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Korean-American Reverse Culture Shock: A Listicle

When heading abroad, you are inevitably warned of the coming culture shock. However, I’ve found the reverse culture shock of returning “home” far more difficult than that of when I first arrived in Korea.

Here’s 13 things I’ve noticed, some good, some bad and some whatever, since I’ve been back:

1. Portions are really big. Which would be OK, except that most of the food in America is, compared to Asian food, a) flavorless and b) unhealthy.

2. There is so much diversity. It literally makes me want to cry tears of joy. Walking around Washington, DC and seeing people who speak different languages and look different from another all in one glorious city is a beautiful thing. The diverse cultures and experiences of America are truly one of its most important assets.

3. Craft Beer. ‘Nuff said.

4. I still have the instinctive urge to bow when I meet new people and take off my shoes when I go inside. I make a great houseguest.

5. On the subway, I am shocked when I can actually understand people’s conversations. It’s nice to be blissfully unaware of what people are talking about because you can’t speak their language.

6. Public transportation is expensive and extremely sub-par. I really knew I was back in DC when the Metrorail operator started screaming over the microphone for people to move away from the doors so they would close—perhaps we need a more effective system.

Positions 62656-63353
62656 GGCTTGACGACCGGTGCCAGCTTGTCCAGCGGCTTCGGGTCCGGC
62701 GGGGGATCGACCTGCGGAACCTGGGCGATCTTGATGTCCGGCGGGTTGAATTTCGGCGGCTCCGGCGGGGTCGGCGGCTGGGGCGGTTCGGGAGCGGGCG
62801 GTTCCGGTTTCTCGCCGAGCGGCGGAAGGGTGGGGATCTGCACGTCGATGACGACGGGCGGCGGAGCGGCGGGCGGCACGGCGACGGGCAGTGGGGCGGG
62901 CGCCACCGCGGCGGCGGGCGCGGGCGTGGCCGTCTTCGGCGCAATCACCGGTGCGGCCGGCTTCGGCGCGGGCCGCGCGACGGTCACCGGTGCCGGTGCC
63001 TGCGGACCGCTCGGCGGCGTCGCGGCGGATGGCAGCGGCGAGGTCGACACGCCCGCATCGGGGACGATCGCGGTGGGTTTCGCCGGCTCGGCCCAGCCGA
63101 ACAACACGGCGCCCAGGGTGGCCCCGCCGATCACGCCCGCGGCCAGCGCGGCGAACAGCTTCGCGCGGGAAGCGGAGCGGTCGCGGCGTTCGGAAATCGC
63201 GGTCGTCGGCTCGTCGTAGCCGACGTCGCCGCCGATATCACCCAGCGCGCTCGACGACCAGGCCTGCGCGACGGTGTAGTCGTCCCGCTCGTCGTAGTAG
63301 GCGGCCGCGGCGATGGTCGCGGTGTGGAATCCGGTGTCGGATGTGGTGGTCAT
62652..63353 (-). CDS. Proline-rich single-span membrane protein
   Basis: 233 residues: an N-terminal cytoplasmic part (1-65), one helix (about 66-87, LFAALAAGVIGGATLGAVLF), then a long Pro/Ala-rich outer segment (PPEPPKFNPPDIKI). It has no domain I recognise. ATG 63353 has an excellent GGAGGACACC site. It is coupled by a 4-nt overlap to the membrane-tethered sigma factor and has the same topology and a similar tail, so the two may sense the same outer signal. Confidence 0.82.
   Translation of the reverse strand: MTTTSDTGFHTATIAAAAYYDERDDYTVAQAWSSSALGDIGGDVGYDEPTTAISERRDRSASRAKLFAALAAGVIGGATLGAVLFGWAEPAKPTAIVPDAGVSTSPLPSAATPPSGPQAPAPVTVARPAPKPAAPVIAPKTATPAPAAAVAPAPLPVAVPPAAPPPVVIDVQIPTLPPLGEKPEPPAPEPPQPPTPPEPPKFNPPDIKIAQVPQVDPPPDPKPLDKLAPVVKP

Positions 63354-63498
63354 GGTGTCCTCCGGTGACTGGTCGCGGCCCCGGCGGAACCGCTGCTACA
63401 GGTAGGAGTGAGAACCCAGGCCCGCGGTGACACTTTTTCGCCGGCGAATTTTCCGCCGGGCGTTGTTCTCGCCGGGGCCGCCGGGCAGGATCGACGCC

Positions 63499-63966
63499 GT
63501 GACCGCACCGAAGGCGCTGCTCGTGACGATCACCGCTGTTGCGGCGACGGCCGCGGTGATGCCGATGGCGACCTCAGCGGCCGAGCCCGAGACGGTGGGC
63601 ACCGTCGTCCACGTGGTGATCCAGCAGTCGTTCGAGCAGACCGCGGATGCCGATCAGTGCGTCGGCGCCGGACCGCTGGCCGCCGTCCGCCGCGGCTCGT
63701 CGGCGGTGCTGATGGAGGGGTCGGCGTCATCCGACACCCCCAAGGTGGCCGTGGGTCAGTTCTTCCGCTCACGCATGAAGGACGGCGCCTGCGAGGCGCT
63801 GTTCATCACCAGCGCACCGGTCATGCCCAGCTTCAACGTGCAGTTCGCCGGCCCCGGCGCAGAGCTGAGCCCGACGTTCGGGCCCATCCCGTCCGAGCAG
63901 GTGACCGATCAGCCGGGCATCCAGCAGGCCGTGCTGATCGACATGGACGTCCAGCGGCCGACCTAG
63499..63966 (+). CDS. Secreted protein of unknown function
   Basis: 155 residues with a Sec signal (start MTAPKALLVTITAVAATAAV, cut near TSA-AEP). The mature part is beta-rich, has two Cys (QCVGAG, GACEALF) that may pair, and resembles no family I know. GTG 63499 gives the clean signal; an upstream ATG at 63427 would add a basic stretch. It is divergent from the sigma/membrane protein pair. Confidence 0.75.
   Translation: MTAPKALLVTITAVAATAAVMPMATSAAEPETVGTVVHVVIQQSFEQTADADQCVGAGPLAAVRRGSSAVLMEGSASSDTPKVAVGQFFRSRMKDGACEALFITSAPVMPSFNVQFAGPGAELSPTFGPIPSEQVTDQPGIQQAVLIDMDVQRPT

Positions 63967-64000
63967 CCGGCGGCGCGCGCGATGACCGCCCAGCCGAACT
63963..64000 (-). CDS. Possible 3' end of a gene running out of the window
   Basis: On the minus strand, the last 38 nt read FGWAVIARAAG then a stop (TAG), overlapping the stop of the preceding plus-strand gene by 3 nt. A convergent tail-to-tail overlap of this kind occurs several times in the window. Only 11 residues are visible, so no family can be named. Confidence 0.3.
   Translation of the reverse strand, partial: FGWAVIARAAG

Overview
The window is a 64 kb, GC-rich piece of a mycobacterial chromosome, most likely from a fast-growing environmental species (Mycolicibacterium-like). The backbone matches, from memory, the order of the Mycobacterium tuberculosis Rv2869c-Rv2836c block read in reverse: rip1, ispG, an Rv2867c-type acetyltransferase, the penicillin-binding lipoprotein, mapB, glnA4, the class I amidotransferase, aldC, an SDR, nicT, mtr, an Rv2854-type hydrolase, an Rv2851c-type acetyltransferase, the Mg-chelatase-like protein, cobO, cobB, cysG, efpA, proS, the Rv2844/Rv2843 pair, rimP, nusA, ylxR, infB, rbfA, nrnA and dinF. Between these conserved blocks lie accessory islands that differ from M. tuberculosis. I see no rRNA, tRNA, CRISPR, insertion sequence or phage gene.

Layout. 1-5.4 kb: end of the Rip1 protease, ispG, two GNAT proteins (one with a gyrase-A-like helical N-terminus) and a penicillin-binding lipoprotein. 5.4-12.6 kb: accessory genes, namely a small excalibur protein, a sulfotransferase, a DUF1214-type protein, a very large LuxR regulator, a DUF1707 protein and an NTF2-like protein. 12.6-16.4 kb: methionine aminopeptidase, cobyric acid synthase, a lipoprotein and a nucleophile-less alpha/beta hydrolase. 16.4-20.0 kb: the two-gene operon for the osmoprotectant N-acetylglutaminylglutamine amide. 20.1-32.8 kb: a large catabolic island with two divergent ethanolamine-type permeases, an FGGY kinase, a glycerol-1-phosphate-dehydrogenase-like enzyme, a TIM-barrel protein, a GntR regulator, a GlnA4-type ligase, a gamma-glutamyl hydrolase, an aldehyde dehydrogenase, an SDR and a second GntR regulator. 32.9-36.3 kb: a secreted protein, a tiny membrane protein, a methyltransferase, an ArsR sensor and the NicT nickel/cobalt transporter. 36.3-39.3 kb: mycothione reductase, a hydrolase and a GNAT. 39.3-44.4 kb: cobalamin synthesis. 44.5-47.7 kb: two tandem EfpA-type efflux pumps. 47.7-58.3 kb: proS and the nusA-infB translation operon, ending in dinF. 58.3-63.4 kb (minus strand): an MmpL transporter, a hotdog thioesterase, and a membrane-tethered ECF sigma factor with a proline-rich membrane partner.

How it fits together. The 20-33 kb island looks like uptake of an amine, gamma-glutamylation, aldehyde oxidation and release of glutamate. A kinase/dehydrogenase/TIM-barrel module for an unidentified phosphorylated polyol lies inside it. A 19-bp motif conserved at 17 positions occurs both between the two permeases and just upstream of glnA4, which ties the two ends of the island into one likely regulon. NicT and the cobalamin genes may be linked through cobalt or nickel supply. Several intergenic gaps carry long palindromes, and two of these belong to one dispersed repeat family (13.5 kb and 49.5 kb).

7. On that topic, busses. $40 for a four-hour one-way trip from DC to NYC? Really!?

8. In the office, people make jokes and interact beyond their age/position in the hierarchy. What.

9. Skype calls are so much clearer when compared to Korea. It sounds like the person on the other end is right next to me.

10. Most people don’t really go out late on work nights. What’s a guy to do?

11. Everything is oh-so-expensive. Especially things that shouldn’t be. Value is relative.

12. Apple Products. Everywhere. Speaking of: Apple Watch, anyone?

13. Stall doors in bathrooms leave about six-inches or so between the bottom of the door and the floor. This is compared to Korean stalls and doors, which go all the way down to the floor. Infinitely more private in Korea.

14. American supermarkets are huge and have a ton of variety. While Korean supermarkets (here’s looking at you, HomePlus) are also big, sometimes an entire aisle would be dedicated to one kind of product. Who could ever forget the instant ramen or instant coffee aisles?

This list is pretty Korea-centric. For those of you who’ve left your home country and returned, what were the things you found interesting or strange while experiencing reverse culture shock? Did you experience it at all?

The “Wow, I’ve Changed ” Post

Well, I’m back in the USA. After 13 months abroad and time spent in South Korea, Vietnam, Thailand, Hong Kong, Laos, Malaysia, India, and Cambodia, I’m right back at home where I started and working full-time in DC on a midterm election-related job (talk about getting right back into the game). And the past year feels like something out of the movie “Inception.”